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How Small Businesses Can Compete With Big Names in Marketing

 

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When advising new businesses, I often remind them of the challenges they are about to come up against. We like to recall the exploits of entrepreneurs after they have been successful, but that should not fool you into thinking the market loves new businesses. It does not. After all, who wants more competition?

Startups should never wait to be invited in. Instead, they must force themselves into the market by making noise, which is not always easy with few initial connections and even fewer resources.

From my experience starting businesses, there are 5 ways you can be small, but still be heard:
1. Get in front of the customer. We can all sit behind a computer and tweet out to a crowded space saying, “Look at me.” But the greatest battle facing any business today is getting the customer’s attention, the market’s most valuable commodity. To get your customer’s attention, you have to be in front of them. Nearly all of my businesses have arranged events and groups just out of the basic drive to be in front of the customer. These included product launches — a way to generate some immediate energy and word-of-mouth excitement around a product just ahead of launch — to focus groups, where we would invite a group of targeted customers into the office and ask for their opinion on particular products. My publishing company, Legend Press, also launched Legend 100 at the end of last year: A group of customers who receive advance copies of books in exchange for posting reviews online.
2. Be minutely focused. No one likes general noise. There is no point in telling everyone that you are a great business and are going to change the market and be the next big thing. Pick a product, campaign, outlet, customer or whatever it may be, and aim your attention and resources there. As a book publisher, we would highlight a particular book, market or even retailer and focus there for a headline. Break through with precision, and each breakthrough thereafter will become easier.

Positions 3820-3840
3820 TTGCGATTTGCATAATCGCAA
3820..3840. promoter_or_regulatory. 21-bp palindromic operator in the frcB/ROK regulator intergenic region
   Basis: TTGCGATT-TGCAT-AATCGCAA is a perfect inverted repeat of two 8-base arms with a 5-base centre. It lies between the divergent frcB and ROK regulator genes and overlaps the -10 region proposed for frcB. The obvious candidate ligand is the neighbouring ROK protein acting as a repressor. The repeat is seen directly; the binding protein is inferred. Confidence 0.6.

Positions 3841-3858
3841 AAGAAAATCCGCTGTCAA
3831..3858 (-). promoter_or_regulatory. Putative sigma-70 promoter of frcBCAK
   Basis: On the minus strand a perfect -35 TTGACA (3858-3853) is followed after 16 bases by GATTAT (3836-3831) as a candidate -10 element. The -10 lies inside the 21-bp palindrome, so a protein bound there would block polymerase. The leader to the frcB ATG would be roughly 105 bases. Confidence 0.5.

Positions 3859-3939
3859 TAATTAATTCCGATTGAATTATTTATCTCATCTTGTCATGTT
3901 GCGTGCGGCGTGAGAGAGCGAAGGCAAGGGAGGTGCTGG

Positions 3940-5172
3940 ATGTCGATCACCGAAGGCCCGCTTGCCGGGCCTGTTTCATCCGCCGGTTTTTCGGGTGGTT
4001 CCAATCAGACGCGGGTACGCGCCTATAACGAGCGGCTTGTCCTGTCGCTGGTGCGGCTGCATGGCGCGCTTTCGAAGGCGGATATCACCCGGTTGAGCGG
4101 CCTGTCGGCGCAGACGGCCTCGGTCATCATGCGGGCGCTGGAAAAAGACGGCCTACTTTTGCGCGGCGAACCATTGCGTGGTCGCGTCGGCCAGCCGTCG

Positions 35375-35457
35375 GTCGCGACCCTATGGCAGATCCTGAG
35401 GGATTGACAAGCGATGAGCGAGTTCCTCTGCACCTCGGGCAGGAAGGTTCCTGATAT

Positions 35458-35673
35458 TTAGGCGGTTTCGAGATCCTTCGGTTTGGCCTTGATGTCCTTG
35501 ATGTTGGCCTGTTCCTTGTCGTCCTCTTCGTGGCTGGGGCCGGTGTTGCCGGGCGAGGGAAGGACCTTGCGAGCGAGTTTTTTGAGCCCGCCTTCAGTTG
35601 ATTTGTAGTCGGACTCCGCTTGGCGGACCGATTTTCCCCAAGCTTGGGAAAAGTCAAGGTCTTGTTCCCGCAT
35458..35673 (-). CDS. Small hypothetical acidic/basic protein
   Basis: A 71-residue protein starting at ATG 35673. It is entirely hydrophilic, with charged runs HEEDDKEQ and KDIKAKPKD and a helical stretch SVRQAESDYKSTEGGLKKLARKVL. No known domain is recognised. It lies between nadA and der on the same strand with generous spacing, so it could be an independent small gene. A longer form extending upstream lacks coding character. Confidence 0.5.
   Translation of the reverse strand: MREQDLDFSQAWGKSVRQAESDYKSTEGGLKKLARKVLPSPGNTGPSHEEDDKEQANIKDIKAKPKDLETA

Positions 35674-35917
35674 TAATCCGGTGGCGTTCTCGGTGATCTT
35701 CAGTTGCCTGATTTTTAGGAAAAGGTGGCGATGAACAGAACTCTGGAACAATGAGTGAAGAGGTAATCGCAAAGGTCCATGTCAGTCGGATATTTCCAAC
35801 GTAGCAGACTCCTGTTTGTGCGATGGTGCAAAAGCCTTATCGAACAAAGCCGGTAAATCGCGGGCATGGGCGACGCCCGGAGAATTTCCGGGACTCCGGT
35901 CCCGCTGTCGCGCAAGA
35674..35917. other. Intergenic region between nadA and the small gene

3. Establish partnerships. If you are not big enough to make an impact on your own, work with someone who does. Some of the most high-profile campaigns we have run have been in partnership with established brands and organizations, like Virgin, Guardian, Benugo and Prince’s Trust.
4. Have an opinion. Advertisements cost money, but being a thought leader costs nothing. Customers are used to being bombarded with advertorials disguised as neutral pieces of writing and can be quickly put off by it. But that does not mean they do not love opinions. Talk about your industry, your ideas and the future as you see it. I have always taken the time to make necessary connections and write across numerous publications.
5. Work hard. This sounds obvious, however, I am amazed by the number of startup founders I meet who print their CEO business cards, start living the image and wait for success to happen. Starting a business is hard, and pretension is usually a period ahead of going out of business quickly. When I had my company’s first book printed, I packed a box of them and visited every independent bookshop in London within walking distance. One of the best generators of noise is the build up of relentless hard work.

Customers, focus, partnerships, opinions and hard work are the factors that will help startups go from shouting from a distance to building up a deafening roar.


BusinessCollective, launched in partnership with Citi, is a virtual mentorship program powered by North America’s most ambitious young thought leaders, entrepreneurs, executives and small business owners.

Image credit: CC by Anoka County Library

About the author: Tom Chalmers

Tom Chalmers is the founder of 7 book-publishing companies to date, his most current project being IPR License. He lives in London.

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